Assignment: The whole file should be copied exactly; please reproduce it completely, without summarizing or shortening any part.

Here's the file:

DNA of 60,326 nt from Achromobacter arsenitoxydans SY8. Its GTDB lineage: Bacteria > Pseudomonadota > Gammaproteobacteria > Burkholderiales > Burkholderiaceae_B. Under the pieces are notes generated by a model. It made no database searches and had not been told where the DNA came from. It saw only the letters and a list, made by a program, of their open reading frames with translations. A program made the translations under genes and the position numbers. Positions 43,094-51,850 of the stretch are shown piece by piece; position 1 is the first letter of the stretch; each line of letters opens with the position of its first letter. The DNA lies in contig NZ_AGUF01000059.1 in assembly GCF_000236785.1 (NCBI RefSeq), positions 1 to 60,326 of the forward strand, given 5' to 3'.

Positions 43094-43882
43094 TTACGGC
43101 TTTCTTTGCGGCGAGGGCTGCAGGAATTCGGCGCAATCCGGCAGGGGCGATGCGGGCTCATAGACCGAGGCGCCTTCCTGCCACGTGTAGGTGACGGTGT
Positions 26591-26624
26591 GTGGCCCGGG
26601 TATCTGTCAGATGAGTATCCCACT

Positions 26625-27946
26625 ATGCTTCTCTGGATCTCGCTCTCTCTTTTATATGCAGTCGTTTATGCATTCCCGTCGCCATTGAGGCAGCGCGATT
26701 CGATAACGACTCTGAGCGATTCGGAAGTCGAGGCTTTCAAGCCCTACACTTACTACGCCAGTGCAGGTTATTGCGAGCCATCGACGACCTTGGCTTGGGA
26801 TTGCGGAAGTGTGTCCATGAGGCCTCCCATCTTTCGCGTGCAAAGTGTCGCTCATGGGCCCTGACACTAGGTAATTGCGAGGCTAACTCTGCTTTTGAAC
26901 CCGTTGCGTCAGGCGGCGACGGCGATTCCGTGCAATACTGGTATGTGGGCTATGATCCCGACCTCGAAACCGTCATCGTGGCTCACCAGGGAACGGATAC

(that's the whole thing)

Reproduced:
DNA of 60,326 nt from Achromobacter arsenitoxydans SY8. Its GTDB lineage: Bacteria > Pseudomonadota > Gammaproteobacteria > Burkholderiales > Burkholderiaceae_B. Under the pieces are notes generated by a model. It made no database searches and had not been told where the DNA came from. It saw only the letters and a list, made by a program, of their open reading frames with translations. A program made the translations under genes and the position numbers. Positions 43,094-51,850 of the stretch are shown piece by piece; position 1 is the first letter of the stretch; each line of letters opens with the position of its first letter. The DNA lies in contig NZ_AGUF01000059.1 in assembly GCF_000236785.1 (NCBI RefSeq), positions 1 to 60,326 of the forward strand, given 5' to 3'.

Positions 43094-43882
43094 TTACGGC
43101 TTTCTTTGCGGCGAGGGCTGCAGGAATTCGGCGCAATCCGGCAGGGGCGATGCGGGCTCATAGACCGAGGCGCCTTCCTGCCACGTGTAGGTGACGGTGT
Positions 26591-26624
26591 GTGGCCCGGG
26601 TATCTGTCAGATGAGTATCCCACT

Positions 26625-27946
26625 ATGCTTCTCTGGATCTCGCTCTCTCTTTTATATGCAGTCGTTTATGCATTCCCGTCGCCATTGAGGCAGCGCGATT
26701 CGATAACGACTCTGAGCGATTCGGAAGTCGAGGCTTTCAAGCCCTACACTTACTACGCCAGTGCAGGTTATTGCGAGCCATCGACGACCTTGGCTTGGGA
26801 TTGCGGAAGTGTGTCCATGAGGCCTCCCATCTTTCGCGTGCAAAGTGTCGCTCATGGGCCCTGACACTAGGTAATTGCGAGGCTAACTCTGCTTTTGAAC
26901 CCGTTGCGTCAGGCGGCGACGGCGATTCCGTGCAATACTGGTATGTGGGCTATGATCCCGACCTCGAAACCGTCATCGTGGCTCACCAGGGAACGGATAC